Farmers harvest water from rock to irrigate crops and beat hunger

James Maweu at a rock water reservoir in Mutomo, Kitui South. [Nanjinia Wamuswa, Standard]

Early morning and a group of farmers gather inside a vegetable farm located beside a huge rock located at Ndui village in Mutomo, Kitui South sub-county.

The farmers begin tending to vegetables; pulling out weeds, pruning dry leaves while others check on the working condition of drip lines in readiness to irrigate the farm.

Josephine Mbuvi, a farmer from the nearby Kawelu village says the half-acre farm is a demonstration site where locals are trained how to grow and manage horticultural crops.

Mbuvi says it has not been easy for locals to grow crops as Kitui is a semi-arid area.

“Apart from cereals and pulses like cowpeas that can withstand harsh conditions, we cannot grow vegetables here,” she explains.

Matters are made worse by the effects of climate change which manifests as long, dry seasons and unpredictable weather patterns.

However, in Mutomo area, interventions by stakeholders such as non-profits Welthungerhilfe (WHH) and Concern Worldwide are helping people improve food security and nutrition by making water accessible for home use, livestock rearing and farming.

Benedict Mailu, Head of Project for WHH in Kitui County says they innovatively harvest water from the massive rock and piped to over 500 households.

“Although water is a major challenge here, the area has huge rocks we use to collect water. We have constructed troughs using sand and cement around the rock and when it rains, water is collected into the troughs and channelled to a reservoir, which is part of the rock, before it is piped into two storage tanks,” he says.

From the two storage tanks, each with a capacity of 450,000 litres, the water is pumped using solar to water kiosks where locals fetch for use.

The project has also facilitated youth from the community to train in agribusiness at the Latia Agripreneurship Institute in Kajiado, who in turn train other community members. Caroline Wambua is one of the youth who benefitted from a four-month training in agribusiness.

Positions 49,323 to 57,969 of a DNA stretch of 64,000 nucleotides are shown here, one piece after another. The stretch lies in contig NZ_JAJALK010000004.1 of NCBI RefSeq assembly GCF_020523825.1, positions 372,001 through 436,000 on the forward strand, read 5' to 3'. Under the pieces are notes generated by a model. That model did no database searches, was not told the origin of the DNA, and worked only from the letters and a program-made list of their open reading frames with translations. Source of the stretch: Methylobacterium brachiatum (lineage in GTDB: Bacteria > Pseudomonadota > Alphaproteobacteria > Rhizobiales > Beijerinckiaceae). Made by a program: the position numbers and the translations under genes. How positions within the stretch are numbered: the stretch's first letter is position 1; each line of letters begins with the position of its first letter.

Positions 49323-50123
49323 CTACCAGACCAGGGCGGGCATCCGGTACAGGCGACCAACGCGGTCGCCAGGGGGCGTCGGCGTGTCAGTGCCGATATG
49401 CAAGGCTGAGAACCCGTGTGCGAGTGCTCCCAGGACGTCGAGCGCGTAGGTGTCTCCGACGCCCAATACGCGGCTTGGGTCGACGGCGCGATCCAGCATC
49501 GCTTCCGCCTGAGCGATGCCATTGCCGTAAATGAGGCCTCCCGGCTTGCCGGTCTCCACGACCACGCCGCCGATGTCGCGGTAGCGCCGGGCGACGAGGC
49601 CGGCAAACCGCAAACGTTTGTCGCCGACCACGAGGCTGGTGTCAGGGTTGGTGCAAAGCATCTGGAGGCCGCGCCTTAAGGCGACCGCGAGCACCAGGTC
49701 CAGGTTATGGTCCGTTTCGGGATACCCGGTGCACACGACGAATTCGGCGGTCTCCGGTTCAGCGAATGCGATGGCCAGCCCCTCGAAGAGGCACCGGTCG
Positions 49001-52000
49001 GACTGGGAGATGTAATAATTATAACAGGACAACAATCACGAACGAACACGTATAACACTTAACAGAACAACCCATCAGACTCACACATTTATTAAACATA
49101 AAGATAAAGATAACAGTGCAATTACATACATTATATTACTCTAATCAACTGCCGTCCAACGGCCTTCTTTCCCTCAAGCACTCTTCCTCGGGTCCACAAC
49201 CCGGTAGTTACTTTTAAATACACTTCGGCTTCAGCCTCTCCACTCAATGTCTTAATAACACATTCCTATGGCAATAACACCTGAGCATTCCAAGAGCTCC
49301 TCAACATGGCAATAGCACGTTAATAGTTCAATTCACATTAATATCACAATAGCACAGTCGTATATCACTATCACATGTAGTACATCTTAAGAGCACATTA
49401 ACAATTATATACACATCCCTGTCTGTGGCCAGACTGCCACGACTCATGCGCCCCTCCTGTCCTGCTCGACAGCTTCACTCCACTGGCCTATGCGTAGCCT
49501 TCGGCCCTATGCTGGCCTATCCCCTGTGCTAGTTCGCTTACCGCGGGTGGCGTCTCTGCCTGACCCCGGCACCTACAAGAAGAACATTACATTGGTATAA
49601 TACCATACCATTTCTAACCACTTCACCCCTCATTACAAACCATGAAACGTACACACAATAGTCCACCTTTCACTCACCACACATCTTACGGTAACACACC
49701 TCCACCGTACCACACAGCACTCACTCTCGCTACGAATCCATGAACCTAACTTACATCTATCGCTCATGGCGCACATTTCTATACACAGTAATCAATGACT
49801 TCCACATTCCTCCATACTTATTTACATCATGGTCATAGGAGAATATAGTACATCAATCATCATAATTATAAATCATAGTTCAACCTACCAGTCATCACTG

“I learnt how to manage horticulture and vegetable production including land preparation, preparing nursery, planting, weeding, use of pesticides, harvesting, marketing, storage and managing post-harvest losses,” she says. 

Caroline owns a kitchen garden where she plants kales (sukuma wiki), tomatoes, onions and spinach.

Kelvin Shingles, Country Director of WHH says despite the county being dry, they are initiating projects that promote food security among the locals.

“We are supporting households to diversify food production, take adequate nutrients and reduce stunting rates. We do this through empowering the community on new skills in agricultural practices that increase the livelihoods and nutrition intake at the household level,” he says.

Penina Lwaya, Sub-county Nutrition Coordinator for Kitui South says the joint effort from different partners is helping reduce stunting. The 2022 Kenya Demographic and Health Survey (KDHS) put Kitui county at 25 per cent in stunting.

“We have trained different healthcare workers and Community Healthcare Volunteers using criteria of friendly community initiatives which involve passing of healthcare messages on food nutrition to families,” says Lwaya.

Caroline Mugo, the Senior Manager for Health and Nutrition at Concern Worldwide says in order to reduce malnutrition, there is need to strengthen food systems, along a whole value chain from production to consumption at the household level.

“When you have improved food systems, it means you also have improved nutrition status for better health of the population,” she says.

Availability of water has also saved women and girls from walking long distances in search of the commodity. Susan Katili says before they began trapping water, she would walk over eight kilometres to get just a little.

“We walked long distances in search of water, which we then scooped from river beds and shallow wells,” she says.

Now that water is accessible, Katili says she saves time and dedicates it to her farm where she plants vegetables, in addition to maize, beans and soya beans. Locals buy water at Sh2.50 per jerry can. The money is used for repairs and maintenance.

“We are happy with the efforts we are seeing from government and all stakeholders in ensuring that people in this area are healthy, food and nutrition secure,” says Stella Kimani, Nutrition Coordinator at WHH.  

Despite the effects of climate change, Ms Kimani says they are supporting farmers to harvest water and practice irrigation farming, warning that reliance on rain-fed agriculture is no longer sustainable.